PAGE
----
then try to lump together operations afterwards?


    | Tips: you can often improve things by breaking the operation up
    | and using results that conveniently fit into registers. Then a
    | final addition operation combines them all. Read Knuth.

    I browsed through Knuth (art of programming) at the library some days
    ago. However, I couldn't find anything on signed multiplication (found
    quite some stuff on unsigned, though). I think it was one of the early
    editions.

    Cheers,
    Chris

    --
    email address available at http://www.ifi.uio.no/~erikd/index.cgi
    Christopher Dyken, Feb 17, 2004
    #9
  10. CBFalconer <> scribbled the following:
    > Christopher Dyken wrote:
    >> CBFalconer <> writes:
    >> | Your grade III arithmetic text book?
    >>
    >> Unfortunately, I don't have this for reference, but either the
    >> educational standards in Norway are particulary weak, or you went to
    >> Mensa-camp or something as a kid, since I cannot recall learning
    >> anything about casting between unsigned and signed ints as well as
    >> signed binary numbers in ground school.


    > I don't know how Norway got into this, but what do you need to
    > know other than the multiplication table 1 x 1 = 1 and 1 x 0 = 0
    > and 0 x 0 = 0, together with the fact that like signs yield
    > positive products and unlike signs yield negative products. You
    > don't even have to worry about carries until you add partial
    > products. Get the data structure and algorithm right and the code
    > will fall out.


    Christopher Dyken appears to be Norwegian.

    --
    /-- Joona Palaste () ------------- Finland --------\
    \-- http://www.helsinki.fi/~palaste --------------------- rules! --------/
    "It's time, it's time, it's time to dump the slime!"
    - Dr. Dante
    Joona I Palaste, Feb 17, 2004
    #10
  11. (Richard Bos) writes:
    >> As I see it, this strategy involves some if/else-tests, which can harm
    >> the pipeline throughput (or am I wrong?) . I've an intuitive feeling
    >> that it should be possible to do this without any conditionals.

    >

    | Well, reading the sign bits might be nothing but bitwise manipulations.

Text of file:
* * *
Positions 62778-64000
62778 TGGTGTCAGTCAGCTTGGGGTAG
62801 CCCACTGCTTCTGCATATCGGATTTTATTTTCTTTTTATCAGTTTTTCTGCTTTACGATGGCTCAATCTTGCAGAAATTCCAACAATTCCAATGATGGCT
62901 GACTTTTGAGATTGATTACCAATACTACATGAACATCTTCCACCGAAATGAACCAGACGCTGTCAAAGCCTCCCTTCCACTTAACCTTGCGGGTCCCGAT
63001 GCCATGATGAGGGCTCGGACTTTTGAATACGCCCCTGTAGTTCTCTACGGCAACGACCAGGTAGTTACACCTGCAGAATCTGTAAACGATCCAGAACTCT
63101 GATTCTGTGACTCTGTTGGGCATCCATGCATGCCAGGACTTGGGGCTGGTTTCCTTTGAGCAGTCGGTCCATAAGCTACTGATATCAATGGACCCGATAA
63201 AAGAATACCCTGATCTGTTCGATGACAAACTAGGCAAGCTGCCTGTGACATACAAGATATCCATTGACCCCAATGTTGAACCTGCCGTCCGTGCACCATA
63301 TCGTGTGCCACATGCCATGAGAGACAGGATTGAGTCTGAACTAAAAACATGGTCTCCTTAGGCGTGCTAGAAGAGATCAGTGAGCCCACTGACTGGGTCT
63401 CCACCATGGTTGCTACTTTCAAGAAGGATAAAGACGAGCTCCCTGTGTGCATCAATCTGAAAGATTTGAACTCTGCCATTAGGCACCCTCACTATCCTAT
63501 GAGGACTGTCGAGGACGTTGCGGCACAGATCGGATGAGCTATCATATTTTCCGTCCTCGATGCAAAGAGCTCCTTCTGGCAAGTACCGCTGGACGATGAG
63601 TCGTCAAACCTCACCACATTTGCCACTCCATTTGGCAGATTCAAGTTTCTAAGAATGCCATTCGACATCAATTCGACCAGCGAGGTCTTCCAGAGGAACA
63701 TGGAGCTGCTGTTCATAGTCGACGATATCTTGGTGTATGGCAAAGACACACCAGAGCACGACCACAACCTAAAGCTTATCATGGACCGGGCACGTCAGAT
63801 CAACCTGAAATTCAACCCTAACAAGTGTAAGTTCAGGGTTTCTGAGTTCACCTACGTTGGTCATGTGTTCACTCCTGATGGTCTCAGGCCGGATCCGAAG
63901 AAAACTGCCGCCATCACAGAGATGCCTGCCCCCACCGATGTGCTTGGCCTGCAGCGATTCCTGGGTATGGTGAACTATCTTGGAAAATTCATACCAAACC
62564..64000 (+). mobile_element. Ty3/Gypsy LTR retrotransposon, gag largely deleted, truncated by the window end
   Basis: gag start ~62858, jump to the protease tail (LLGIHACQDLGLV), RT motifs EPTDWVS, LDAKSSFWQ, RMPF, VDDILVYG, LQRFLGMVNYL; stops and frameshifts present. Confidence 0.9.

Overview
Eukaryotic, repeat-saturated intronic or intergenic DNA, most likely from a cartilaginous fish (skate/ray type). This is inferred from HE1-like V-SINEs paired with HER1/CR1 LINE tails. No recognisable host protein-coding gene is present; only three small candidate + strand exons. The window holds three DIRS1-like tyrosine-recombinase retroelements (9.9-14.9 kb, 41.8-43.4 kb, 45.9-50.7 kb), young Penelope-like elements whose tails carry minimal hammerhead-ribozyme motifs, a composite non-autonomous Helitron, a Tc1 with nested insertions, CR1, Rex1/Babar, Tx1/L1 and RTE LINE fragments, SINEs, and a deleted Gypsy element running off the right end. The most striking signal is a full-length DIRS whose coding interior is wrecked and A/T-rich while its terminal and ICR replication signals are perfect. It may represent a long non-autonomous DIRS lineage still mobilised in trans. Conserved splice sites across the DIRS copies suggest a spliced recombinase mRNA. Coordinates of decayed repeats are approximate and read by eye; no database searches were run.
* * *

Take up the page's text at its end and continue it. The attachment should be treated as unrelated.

| The rest certainly _can_ be done conditionless if multiplies are cheap.
    | For example:
    >

    [... code omitted ...]
    | This does assume that your 32-bit type is or behaves as a normal C
    | integer, including the conversion of negative signed values to unsigned;
    | and the #define of SIGN_BIT assumes no trap bits, so if you have those,
    | you'll have to #define your own sign position. Oh, and it requires
    | <limits.h>, of course.

    Thanks, that looks interesting! Hmmm, I wonder where the break-even
    point between conditionals and multiplications is; well only some
    timing will answer that. :)

    Regards,
    Chris.

    --
    email address available at http://www.ifi.uio.no/~erikd/index.cgi
    Christopher Dyken, Feb 17, 2004
    #11
  12. Christopher Dyken <> wrote in message news:<>...
    >
    > I'm trying to implement two routines to handle 32x32-bits and
    > 64x64-bits signed integer multiplication on a 32 bits machine in C. It
    > easy to find descriptions of non-signed multiplication, however, I
    > haven't found any good descriptions for the signed counterpart.


    If you mimic twos complement, then you can just use the unsigned
    multiplication methods. BTW, don't assume specific widths for integer
    types.

    --
    Peter
    Peter Nilsson, Feb 18, 2004
    #12
  13. CBFalconer <> wrote in message news:<>...
    > Christopher Dyken wrote:
    > >
    > > I'm trying to implement two routines to handle 32x32-bits and
    > > 64x64-bits signed integer multiplication on a 32 bits machine in C. It
    > > easy to find descriptions of non-signed multiplication, however, I
    > > haven't found any good descriptions for the signed counterpart.
    > >
    > > Does any of you have a good reference for this topic?

    >
    > Your grade III arithmetic text book?


    [And Richard called _me_ churlish! ;-]

    Granted the question wasn't really suitable for clc since it leaned
    towards algorithms and a request for links (rather than discussing ISO
    C directly), nonetheless, this response isn't exactly constructive.

    Programming is not limited to people who 'did well at maths in
    school'. Not every computational trick is 'intuitively obvious from